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Allstate reports $1.17 billion loss in March alone

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Allstate announced “catastrophe losses” of more than $1 billion during the month of March and said Q1 losses total $1.69 billion.

The insurer attributed its bleeding bottom line to 10 events, and said it recouped some of its finances by “favorable reserve estimates for prior events.”

Allstate said in a press release that it responded to its financial troubles by implementing 7.6% auto rate increases throughout 10 locations, resulting in a 0.5% brand premium impact.

“Allstate continued to implement significant auto insurance rate actions as part of our comprehensive plan to improve profitability,” said Jess Merten, Allstate’s chief financial officer. “Since the beginning of the year, rate increases for Allstate brand auto insurance have resulted in a premium impact of 1.7%, which are expected to raise annualized written premiums by approximately $454 million.

“In addition, the California Department of Insurance recently approved our latest Allstate brand auto insurance rate increase filing of 6.9%, which we expect to implement in April and be effective in June 2023.”

Allstate is among a number of insurers raising rates to remain profitable as inflation, supply chain shortages, more complicated repair requirements, and weather events eat into their bottom line.

State Farm is increasing its insurance prices by an average of 6% in Illinois after finalizing a $178 million car insurance rate increase. It represented the company’s second auto rate hike in the state this year. The first, which will take effect in June, is a $182 million rate increase expected to impact more than 3 million drivers throughout the state.

The two increases combined will raise the average consumer’s insurance bill by $114 annually, according to the Public Interest Research Group (PIRG).

“When will these back-to-back car insurance rate hikes end, and how can Illinois consumers be confident they are getting their money’s worth? It’s time to empower the Department of Insurance to reject or modify unfair or excessive car insurance rate hikes,” said Illinois PIRG Director Abe Scarr. “The people of Illinois deserve better.”

Some lawmakers and consumer groups are fighting back against insurance hikes in Illinois.

The Motor Vehicle Insurance Fairness Act, HB 2203, filed in February, aims to give the state and its constituents more control over policy increases and would ban insurance companies from using non-driving factors when setting rates.

The bill’s co-sponsor, Will Guzzardi (D-Chicago), spoke out against State Farm’s latest spike and how the extra cost to consumers contrasts with the company’s chief executive receiving $24.2 million in compensation last year.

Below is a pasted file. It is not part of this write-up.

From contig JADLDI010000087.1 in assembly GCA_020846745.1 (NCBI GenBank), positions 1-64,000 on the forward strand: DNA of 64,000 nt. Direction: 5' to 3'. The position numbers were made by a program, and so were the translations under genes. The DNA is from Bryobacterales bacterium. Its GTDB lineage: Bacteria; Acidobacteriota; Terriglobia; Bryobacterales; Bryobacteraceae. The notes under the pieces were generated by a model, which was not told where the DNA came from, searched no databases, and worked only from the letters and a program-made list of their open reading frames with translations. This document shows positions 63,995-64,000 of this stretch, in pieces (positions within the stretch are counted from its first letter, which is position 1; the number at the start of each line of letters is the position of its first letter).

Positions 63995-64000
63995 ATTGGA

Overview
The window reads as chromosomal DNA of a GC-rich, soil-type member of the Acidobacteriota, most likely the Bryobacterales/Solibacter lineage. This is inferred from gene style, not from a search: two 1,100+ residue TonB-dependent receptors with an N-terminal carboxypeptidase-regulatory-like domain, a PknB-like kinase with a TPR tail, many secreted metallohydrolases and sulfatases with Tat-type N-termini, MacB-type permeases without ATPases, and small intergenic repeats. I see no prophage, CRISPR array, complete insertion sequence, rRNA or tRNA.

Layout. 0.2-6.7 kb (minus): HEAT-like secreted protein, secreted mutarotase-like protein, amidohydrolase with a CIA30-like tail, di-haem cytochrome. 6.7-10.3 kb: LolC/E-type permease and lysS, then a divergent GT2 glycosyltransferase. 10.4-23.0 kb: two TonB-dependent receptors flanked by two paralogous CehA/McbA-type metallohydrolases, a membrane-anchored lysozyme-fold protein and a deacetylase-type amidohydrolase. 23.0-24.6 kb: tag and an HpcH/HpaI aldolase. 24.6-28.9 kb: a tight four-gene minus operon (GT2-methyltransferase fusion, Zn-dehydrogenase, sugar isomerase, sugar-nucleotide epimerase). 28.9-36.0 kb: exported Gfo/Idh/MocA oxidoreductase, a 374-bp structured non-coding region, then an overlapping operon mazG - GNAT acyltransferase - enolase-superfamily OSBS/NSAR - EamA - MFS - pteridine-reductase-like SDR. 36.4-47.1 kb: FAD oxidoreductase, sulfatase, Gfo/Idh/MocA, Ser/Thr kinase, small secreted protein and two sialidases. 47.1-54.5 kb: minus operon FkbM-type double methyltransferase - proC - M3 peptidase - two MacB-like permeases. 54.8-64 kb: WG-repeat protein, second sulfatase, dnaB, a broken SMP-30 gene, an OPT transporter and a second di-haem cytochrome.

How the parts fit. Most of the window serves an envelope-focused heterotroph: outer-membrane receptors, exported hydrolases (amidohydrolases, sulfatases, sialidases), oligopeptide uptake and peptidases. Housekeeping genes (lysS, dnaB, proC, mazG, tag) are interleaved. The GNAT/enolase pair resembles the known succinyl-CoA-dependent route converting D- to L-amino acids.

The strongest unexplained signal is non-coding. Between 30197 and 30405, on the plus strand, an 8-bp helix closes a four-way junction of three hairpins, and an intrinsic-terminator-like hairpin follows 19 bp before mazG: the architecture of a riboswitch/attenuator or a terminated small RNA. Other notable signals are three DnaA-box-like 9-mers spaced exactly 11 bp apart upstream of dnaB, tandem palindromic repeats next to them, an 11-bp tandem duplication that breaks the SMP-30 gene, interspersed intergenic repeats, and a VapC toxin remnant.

“Yet again, insurance companies raise rates on families who are struggling to get by, all while lavishing its CEO with exorbitant compensation,” Guzzardi said. “We need accountability for these rate hikes, and we need strong rules to protect consumers from predatory, discriminatory, and unnecessary rate increases.”

Illinois isn’t the only state taking action against increases, with Georgia’s state senate approving legislation last month that will prevent insurers from increasing rates without state approval.

The passing of House Bill 221 closes a loophole in Georgia law that allowed auto insurance companies to bypass the Office of Commissioner of Insurance and Safety Fire and increase rates by as much as 25% in a single filing.

According to ValuePenguin’s State of Auto Insurance in 2023 report, auto insurance carriers are expected to raise premiums by an average of 8.4% this year.

The average cost of full coverage insurance is expected to reach $1,780 per year, and 45 states will see their car insurance premiums increase this year by at least 1% with drivers in Michigan, Florida, and Rhode Island paying the highest premiums.

Drivers with traffic violations this year will see their premiums jump 52% on average with traffic violations in North Carolina and California costing drivers the most causing a more than 100% premium increase. Car insurance for new electric vehicles (EVs) will be 28% higher than new gasoline-powered cars, according to ValuePenguin.

Divya Sangameshwar, ValuePenguin insurance expert, says millions of Americans may be surprised when they receive their 2023 statements.

“This year’s auto insurance rate increase is the highest rate increase since 2017,” she said. “After two years of keeping rates low for drivers, car insurance companies are raising rates in 2023 due to an increase in car repair costs and claims.”


Featured image: The Allstate Canada head office in Markham, Ontario, Canada. The Allstate Corporation is an American insurance company. (JHVEPhoto/iStock)

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